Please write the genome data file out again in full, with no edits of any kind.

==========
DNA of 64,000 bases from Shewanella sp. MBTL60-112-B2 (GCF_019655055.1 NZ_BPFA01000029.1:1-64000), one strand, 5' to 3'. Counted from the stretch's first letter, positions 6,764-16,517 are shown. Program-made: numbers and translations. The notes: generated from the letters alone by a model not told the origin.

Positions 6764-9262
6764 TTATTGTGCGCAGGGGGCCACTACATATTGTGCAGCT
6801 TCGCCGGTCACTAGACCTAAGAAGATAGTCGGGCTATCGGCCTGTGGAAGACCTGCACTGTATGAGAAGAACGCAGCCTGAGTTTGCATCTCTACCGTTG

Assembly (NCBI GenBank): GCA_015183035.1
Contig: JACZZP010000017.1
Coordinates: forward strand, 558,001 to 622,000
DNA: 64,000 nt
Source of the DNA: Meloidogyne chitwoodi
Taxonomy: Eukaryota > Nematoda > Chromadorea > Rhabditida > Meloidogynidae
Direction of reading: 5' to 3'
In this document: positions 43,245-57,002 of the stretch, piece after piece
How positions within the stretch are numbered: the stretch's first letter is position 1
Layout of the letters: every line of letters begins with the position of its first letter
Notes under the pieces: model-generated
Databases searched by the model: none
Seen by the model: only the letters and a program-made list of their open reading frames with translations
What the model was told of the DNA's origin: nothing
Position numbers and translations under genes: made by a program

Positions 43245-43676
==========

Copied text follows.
DNA of 64,000 bases from Shewanella sp. MBTL60-112-B2 (GCF_019655055.1 NZ_BPFA01000029.1:1-64000), one strand, 5' to 3'. Counted from the stretch's first letter, positions 6,764-16,517 are shown. Program-made: numbers and translations. The notes: generated from the letters alone by a model not told the origin.

Positions 6764-9262
6764 TTATTGTGCGCAGGGGGCCACTACATATTGTGCAGCT
6801 TCGCCGGTCACTAGACCTAAGAAGATAGTCGGGCTATCGGCCTGTGGAAGACCTGCACTGTATGAGAAGAACGCAGCCTGAGTTTGCATCTCTACCGTTG

Assembly (NCBI GenBank): GCA_015183035.1
Contig: JACZZP010000017.1
Coordinates: forward strand, 558,001 to 622,000
DNA: 64,000 nt
Source of the DNA: Meloidogyne chitwoodi
Taxonomy: Eukaryota > Nematoda > Chromadorea > Rhabditida > Meloidogynidae
Direction of reading: 5' to 3'
In this document: positions 43,245-57,002 of the stretch, piece after piece
How positions within the stretch are numbered: the stretch's first letter is position 1
Layout of the letters: every line of letters begins with the position of its first letter
Notes under the pieces: model-generated
Databases searched by the model: none
Seen by the model: only the letters and a program-made list of their open reading frames with translations
What the model was told of the DNA's origin: nothing
Position numbers and translations under genes: made by a program

Positions 43245-43676